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post #1 of 8 (permalink) Old 01-13-2010, 11:20 PM Thread Starter
 
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First I would like to mention that this situation was cleared up, but I've just been curious since no one was able to give me an answer for it:

So I had just bought a 10 gallon fish tank, and had my friend help me set it up, I did everything exactly the way that she did it and put my female betta (which I had for about a month), a marble molly and a Mickey Mouse platy in the tank. The next day I find my female betta had died, which concerned me but I flushed her and went on living my life, until I noticed the molly seemed to have something similar to swim-bladder, since she wasn't staying leveled and she died not too long after that but the platy seemed to be fine. The tank started to look a little cloudy, and the platy died the next day the same exact way the molly died. I took in samples of my water to Petco where they tested the levels of everything and couldn't find anything wrong with it.

The same thing happened with 3 feeder fish and the next female betta I bought, again they all looked like they had a swimbladder issue and died. When we cleaned the tank, the filter cartridge looked really gross and disgusting so could that have been the cause?

Again, the situation was fixed and I have my male betta, Fai living happily with my guppies and my black molly, and they've been in there about 2 weeks with no issues.. This was all just for curiosity since everything seemed clear and no one could think of what was wrong.
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post #2 of 8 (permalink) Old 01-14-2010, 01:23 AM
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You need to test the ammonia and pH balance of your water frequently, if they are off then it can kill your fish. Im not sure but this could have been the cause
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post #3 of 8 (permalink) Old 01-14-2010, 06:33 AM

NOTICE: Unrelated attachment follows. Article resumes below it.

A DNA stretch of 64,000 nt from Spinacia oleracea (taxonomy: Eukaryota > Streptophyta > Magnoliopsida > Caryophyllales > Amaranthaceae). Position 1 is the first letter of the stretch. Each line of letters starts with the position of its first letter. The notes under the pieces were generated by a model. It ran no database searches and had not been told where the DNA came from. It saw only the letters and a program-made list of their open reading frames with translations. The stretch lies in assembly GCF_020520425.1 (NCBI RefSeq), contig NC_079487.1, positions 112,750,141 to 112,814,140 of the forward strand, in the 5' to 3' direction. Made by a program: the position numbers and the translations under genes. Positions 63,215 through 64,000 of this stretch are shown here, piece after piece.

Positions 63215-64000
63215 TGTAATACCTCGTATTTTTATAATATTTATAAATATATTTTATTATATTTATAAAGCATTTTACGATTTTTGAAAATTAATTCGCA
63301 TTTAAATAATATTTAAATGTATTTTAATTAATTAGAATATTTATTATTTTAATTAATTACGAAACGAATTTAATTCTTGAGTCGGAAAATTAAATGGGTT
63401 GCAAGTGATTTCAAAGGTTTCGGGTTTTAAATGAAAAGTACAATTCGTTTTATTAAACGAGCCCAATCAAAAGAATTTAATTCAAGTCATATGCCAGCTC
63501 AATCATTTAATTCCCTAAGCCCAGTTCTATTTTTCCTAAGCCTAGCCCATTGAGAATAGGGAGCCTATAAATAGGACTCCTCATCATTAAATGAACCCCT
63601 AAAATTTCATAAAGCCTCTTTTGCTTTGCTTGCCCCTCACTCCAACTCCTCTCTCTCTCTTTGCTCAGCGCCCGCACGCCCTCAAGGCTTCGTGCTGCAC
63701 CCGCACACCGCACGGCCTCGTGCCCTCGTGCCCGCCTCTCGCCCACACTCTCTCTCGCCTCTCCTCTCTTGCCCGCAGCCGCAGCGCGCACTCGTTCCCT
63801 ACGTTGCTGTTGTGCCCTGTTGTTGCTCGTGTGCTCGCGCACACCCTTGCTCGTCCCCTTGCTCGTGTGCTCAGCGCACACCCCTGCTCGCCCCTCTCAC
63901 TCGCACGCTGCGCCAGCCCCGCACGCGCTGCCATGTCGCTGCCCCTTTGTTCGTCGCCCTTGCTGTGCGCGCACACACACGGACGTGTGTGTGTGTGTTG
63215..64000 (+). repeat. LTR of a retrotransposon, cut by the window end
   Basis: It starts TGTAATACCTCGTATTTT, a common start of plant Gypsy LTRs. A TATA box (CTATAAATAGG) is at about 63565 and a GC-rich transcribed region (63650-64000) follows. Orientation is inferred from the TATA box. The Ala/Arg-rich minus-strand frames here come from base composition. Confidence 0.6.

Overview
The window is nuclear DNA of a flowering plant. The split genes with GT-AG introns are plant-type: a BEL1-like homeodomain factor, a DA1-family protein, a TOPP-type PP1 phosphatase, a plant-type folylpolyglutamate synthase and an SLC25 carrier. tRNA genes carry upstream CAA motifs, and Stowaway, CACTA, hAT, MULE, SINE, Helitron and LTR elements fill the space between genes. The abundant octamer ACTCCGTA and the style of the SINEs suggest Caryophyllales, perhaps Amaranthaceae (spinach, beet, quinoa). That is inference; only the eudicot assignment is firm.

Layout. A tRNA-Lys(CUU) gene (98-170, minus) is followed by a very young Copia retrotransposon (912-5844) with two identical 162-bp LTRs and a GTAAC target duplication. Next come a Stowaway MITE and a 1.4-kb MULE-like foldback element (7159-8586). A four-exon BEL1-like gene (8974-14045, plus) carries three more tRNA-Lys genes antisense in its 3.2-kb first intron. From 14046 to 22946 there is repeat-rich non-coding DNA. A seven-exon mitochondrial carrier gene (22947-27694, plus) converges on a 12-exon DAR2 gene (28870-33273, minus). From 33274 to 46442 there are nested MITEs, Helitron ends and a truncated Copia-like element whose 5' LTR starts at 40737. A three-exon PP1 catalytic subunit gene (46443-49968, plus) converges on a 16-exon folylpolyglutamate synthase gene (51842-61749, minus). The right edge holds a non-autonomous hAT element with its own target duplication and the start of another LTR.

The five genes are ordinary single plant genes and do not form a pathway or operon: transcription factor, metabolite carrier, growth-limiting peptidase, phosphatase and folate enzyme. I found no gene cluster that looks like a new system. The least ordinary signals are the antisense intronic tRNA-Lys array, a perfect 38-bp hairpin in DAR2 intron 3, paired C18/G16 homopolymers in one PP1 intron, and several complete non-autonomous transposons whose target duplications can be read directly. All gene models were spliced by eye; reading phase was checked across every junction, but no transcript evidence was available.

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Im not sure but the same thing happened to my sisters goldfish ladt year. She had the tank in front of the window and I gave her this little pad thing which was supposed to keep algae from growing.. Next morning ALL 8 fish had passed away. Im so sorry but Im no expert on fish, Id have all sorts of other things tested... (This is why I dont keep fish anymore, it's too sensitive)
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post #4 of 8 (permalink) Old 01-14-2010, 10:20 AM
 
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Sorry that happened to you; new tanks can be very frustrating and this looks like a classic case of NTS (New Tank Syndrome).


First off the cloudy water you experience early on was a bacterial bloom caused by the nitrogen cycle. This forum has a nice sticky that explains Aquarium Cycling that you may want to look at. When starting a new aquarium, no matter the size, it's very important to get a *few* hardy fish (Zebra Danio are a favorite, though White Cloud Minnows and Platies are sometimes used). Female Betta are not known for being hardy and tend to die off easily (at least in what I've seen). Platies are schooling fish, as are Mollies; they need to be kept in a school of at least three or they will become stressed very easily. The stress of being alone in addition to the near toxic water of a cycling aquarium is probably what killed them off. Mollies are too big for a 10 gallon tank. They usually get about 4 inches in length and are known for being semi-aggressive when they don't have enough space.


As for what happened to your fish that appeared to be swim bladder- I'm thinking it was more likely Ammonia burn. With swim bladder they tend to literally do flips in the water and swim almost vertically. Ammonia burn/poisoning affects the gills and the fish will struggle to stay at the top, usually trying to get air. This is why it's important to do small water changes throughout the first few months of setting up an aquarium; it keeps the ammonia/nitrites down to safer levels. What did Petco test for? Ammonia is crucial for testing in the early days of a tank's cycle and pH can play a big role too, especially since your pH effects how toxic the ammonia is to the fish. Extremes in pH in either direction (below 6.5 or above 7.5) can really cause problems. I'm assuming you got new fish right away, which didn't leave enough time for the bacteria to die off in your tank, resulting in your tank finally cycling through